Walmart ‘Great Value’ Brand of Frozen Sausage Recalled
You may want to check your freezer. The U.S. Department of Agriculture’s Food Safety and Inspection Service (FSIS) announced that Tennesse based George’s Prepared Foods is recalling approximately 6,444 pounds of ready-to-eat pork sausage patty and turkey sausage patty products that may be contaminated with Salmonella.
The sausage patties are sold under the 'Great Value' brand name in Walmart stores in the United States. Consumers who have purchased these products are urged not to consume them. These products should be thrown away or returned to the place of purchase.
The problem was discovered when the firm notified FSIS that the firm’s third-party cold storage facility had inadvertently shipped the ready-to-eat products to commerce.
There have been no confirmed reports of adverse reactions due to consumption of these products. Anyone concerned about an injury or illness should contact a healthcare provider.
The ready-to-eat pork and turkey sausage patty items were produced on April 19, 2019, April 27, 2019, May 7, 2019, and May 9, 2019. The following products are subject to recall:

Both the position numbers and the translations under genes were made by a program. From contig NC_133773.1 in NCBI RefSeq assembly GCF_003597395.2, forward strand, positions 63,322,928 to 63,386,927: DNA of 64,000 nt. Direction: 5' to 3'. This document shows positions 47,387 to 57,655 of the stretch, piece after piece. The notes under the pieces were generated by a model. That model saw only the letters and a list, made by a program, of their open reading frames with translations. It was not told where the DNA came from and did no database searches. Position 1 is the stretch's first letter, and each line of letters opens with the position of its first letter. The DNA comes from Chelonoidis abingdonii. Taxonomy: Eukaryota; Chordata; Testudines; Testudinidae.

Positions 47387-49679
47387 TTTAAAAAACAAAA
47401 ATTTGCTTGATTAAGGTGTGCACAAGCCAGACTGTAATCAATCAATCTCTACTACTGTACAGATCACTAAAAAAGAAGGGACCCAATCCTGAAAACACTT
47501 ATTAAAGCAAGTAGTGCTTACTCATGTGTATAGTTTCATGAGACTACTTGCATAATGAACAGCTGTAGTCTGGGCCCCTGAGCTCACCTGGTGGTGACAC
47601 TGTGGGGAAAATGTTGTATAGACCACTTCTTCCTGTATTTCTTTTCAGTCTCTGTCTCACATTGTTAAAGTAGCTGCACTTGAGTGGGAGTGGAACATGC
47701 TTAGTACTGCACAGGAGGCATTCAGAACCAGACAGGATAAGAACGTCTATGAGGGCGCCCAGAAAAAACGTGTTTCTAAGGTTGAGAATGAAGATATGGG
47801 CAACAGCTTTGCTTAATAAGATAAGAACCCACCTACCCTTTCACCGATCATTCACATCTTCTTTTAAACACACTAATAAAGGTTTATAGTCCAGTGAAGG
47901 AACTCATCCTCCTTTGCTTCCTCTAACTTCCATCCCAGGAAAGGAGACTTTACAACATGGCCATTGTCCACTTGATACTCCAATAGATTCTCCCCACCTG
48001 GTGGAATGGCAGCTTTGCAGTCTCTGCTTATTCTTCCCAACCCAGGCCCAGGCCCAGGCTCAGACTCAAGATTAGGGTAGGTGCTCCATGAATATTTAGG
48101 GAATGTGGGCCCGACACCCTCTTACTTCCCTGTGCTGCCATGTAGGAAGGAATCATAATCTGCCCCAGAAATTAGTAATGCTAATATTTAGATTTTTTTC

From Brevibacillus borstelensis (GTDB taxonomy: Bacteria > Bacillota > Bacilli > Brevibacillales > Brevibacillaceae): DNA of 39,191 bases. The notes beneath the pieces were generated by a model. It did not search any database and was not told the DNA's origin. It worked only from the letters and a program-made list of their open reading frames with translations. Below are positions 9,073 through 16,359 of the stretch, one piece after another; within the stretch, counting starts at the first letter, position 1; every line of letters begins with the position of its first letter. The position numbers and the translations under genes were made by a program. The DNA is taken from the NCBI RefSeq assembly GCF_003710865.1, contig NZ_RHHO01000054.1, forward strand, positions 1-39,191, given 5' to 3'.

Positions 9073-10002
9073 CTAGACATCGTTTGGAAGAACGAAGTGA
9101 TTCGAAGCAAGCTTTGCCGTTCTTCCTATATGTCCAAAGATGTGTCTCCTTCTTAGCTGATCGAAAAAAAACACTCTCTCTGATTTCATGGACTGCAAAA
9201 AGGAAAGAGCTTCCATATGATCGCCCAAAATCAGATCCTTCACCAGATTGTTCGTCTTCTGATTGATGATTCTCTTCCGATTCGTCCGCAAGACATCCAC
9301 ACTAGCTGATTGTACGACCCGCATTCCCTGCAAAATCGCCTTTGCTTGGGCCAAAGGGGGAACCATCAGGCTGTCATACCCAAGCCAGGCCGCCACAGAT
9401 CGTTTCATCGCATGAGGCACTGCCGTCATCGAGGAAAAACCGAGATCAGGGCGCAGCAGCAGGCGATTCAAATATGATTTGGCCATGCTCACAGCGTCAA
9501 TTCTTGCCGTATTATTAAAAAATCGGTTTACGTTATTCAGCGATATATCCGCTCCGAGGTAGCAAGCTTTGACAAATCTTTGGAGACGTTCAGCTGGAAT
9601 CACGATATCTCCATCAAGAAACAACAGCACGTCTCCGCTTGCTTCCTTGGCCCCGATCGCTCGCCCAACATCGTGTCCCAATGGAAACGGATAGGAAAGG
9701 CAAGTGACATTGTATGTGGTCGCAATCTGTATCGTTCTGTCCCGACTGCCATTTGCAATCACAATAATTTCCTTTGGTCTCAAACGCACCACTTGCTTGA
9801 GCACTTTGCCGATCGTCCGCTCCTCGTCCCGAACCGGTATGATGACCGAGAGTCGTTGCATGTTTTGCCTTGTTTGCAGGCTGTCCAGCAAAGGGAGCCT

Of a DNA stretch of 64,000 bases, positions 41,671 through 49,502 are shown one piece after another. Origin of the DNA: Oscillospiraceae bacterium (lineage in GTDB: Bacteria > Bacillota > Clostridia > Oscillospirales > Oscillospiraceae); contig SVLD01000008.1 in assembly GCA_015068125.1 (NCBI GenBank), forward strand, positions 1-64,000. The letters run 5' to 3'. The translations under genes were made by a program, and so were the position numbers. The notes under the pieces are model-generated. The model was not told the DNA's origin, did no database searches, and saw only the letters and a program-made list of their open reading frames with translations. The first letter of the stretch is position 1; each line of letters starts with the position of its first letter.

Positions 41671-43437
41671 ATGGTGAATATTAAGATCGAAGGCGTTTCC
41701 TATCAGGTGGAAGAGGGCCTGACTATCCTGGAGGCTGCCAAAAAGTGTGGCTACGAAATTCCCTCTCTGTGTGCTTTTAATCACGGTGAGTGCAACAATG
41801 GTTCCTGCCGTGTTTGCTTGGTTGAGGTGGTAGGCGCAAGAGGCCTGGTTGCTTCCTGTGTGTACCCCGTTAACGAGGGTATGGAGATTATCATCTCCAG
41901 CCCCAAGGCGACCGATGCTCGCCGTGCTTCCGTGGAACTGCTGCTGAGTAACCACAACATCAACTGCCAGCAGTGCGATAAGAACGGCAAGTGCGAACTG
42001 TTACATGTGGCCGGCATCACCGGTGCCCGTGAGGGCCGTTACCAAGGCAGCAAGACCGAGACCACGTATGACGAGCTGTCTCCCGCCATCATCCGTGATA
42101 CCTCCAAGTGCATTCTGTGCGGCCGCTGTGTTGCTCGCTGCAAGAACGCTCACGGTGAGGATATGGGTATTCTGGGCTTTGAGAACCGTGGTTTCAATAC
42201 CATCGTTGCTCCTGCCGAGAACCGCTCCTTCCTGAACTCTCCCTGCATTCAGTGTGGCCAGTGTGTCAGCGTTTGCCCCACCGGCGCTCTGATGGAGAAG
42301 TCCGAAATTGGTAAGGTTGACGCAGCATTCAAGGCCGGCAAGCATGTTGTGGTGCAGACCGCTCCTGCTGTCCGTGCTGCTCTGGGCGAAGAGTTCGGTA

- 24.92-oz. packages containing “Great Value Fully Cooked Original Pork Sausage Patties” with a use-by date of 10/16/19 and lot code 1091971894.
- 24.92-oz. packages containing “Great Value Fully Cooked Original Breakfast Turkey Patties” with a use-by date of 10/24/19 and lot code 1171971897.
- 35.6-oz. packages containing “Family Size Great Value Fully Cooked Original Pork Sausage Patties” with a use-by date of 11/03/19 and lot code 1271972894 or use by date 11/05/19 and lot code 1291972894.
The products subject to recall bear establishment number “EST. M2206T or P-2260T” printed on the package. These items were shipped to retail locations nationwide.
Consumption of ready-to-eat food contaminated with Salmonella can cause salmonellosis, one of the most common bacterial foodborne illnesses, the USDA said. The most common symptoms of salmonellosis are diarrhea, abdominal cramps, and fever within 12 to 72 hours after eating the contaminated product. The illness usually lasts 4 to 7 days. Most people recover without treatment. In some persons, however, the diarrhea may be so severe that the patient needs to be hospitalized. Older adults, infants, and persons with weakened immune systems are more likely to develop a severe illness. Individuals concerned about an illness should contact their health care provider.